TV sex-inquiry boss loses $120m
Moonves denies misconduct but CBS throws out severance deal
American broadcasting giant CBS has announced its former chief executive Les Moonves will not receive his $120m (€105.6m) severance package after the board found he violated company policy and was unco-operative with a probe into sexual misconduct claims.
The decision, after a five-month outside investigation, capped the downfall of one of television's most influential figures. Mr Moonves is the biggest entertainment power-broker to have his career ended since the #MeToo movement against sexual misconduct began.
His lawyer said the board's conclusions "are without merit" but did not say whether the former CEO would challenge it in arbitration.
Mr Moonves was ousted in September after allegations from women who said he subjected them to mistreatment including forced oral sex, groping and retaliation if they resisted.
"This is an important reminder harassment happens everywhere, and that even someone who has been perceived as untouchable will be held accountable," said Fatima Goss Graves, a co-founder of the Time's Up Legal Defence Fund, which provides legal assistance to victims of assault, harassment or abuse.
New York-based CBS said at the time of Mr Moonves's departure that it had set aside $120m in severance for him but warned he would not get the money if the board concluded it had cause to fire him.
"We have determined that there are grounds to terminate for cause, including his wilful and material misfeasance, violation of company policies and breach of his employment contract, as well as his wilful failure to co-operate fully with the company's investigation," CBS said in a statement.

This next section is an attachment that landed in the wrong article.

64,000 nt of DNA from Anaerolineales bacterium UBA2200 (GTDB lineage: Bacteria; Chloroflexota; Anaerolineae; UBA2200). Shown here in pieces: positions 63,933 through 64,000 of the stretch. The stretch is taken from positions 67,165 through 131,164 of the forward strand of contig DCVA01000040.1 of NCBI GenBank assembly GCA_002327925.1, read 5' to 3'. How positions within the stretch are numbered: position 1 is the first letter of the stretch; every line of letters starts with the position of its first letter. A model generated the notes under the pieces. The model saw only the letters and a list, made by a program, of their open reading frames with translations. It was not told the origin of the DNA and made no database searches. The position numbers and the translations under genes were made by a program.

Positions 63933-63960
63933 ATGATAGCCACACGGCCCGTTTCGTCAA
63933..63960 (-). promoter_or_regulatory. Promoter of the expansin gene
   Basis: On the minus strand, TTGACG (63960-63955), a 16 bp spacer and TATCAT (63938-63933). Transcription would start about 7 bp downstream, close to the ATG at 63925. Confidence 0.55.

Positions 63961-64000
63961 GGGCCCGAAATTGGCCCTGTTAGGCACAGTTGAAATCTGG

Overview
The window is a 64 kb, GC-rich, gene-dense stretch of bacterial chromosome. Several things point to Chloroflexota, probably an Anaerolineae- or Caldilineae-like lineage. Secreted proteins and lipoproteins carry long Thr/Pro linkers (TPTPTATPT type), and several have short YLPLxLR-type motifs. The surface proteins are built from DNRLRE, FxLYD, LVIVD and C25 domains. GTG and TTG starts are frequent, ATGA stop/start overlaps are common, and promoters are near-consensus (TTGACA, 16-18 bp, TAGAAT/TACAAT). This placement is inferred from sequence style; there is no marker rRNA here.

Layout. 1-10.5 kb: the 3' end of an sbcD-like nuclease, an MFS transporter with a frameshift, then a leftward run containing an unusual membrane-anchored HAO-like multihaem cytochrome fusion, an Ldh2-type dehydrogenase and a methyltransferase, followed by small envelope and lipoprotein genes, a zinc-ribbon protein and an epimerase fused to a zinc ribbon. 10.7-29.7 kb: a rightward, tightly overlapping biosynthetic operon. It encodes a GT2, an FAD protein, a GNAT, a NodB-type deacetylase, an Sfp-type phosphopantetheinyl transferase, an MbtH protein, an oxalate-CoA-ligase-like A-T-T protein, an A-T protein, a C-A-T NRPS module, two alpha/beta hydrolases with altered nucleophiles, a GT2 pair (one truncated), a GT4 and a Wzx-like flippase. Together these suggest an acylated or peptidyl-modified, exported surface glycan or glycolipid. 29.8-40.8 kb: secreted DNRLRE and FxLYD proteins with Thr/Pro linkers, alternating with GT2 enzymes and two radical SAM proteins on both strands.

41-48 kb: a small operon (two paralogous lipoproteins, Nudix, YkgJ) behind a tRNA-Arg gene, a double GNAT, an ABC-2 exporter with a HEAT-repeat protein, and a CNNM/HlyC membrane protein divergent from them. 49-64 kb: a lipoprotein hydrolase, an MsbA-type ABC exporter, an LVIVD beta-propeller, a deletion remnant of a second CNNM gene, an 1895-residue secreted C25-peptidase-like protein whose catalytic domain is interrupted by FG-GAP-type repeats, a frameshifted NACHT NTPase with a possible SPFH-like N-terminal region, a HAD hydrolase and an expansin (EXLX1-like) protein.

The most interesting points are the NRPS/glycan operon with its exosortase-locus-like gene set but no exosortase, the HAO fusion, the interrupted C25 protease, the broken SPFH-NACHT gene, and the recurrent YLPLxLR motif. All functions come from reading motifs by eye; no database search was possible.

The board did not provide details. Earlier this month, 'The New York Times' said a draft report from the outside investigation found Mr Moonves deleted numerous text messages and was "evasive and untruthful at times".
Andrew Levander, one of his lawyers, said his client "vehemently denies any non-consensual sexual relations and co-operated extensively and fully with investigators".
"Consistent with the pattern of leaks that have permeated this 'process', the press was informed of these baseless conclusions before Mr Moonves, further damaging his name, reputation, career and legacy," Mr Levander said.
The former CEO had been widely admired for turning around the fortunes of CBS when he took over as entertainment chief in 1995 with hits such as 'Two and a Half Men' and 'Survivor'. One of the highest-paid executives in the US, he made $70m in each of the past two years.
Lawyer Gloria Allred, who represents four women who have accused Mr Moonves of misconduct, called on the company to publicly release the details of the investigators' findings and compensate those with provable misconduct claims.
"They should share these many millions with those who can prove that they are victims," she said.
Three major figures at CBS have lost their jobs over misconduct allegations: Mr Moonves, '60 Minutes' top executive Jeff Fager, and news anchor Charlie Rose.
Last week, CBS acknowledged it reached a $9.5m confidential settlement last year with actress Eliza Dushku, who said she was written off the show 'Bull' in March 2017 after complaining about on-set sexual comments from its star, Michael Weatherly. The board said the investigation, which was conducted by two independent legal firms, "concluded harassment and retaliation are not pervasive at CBS".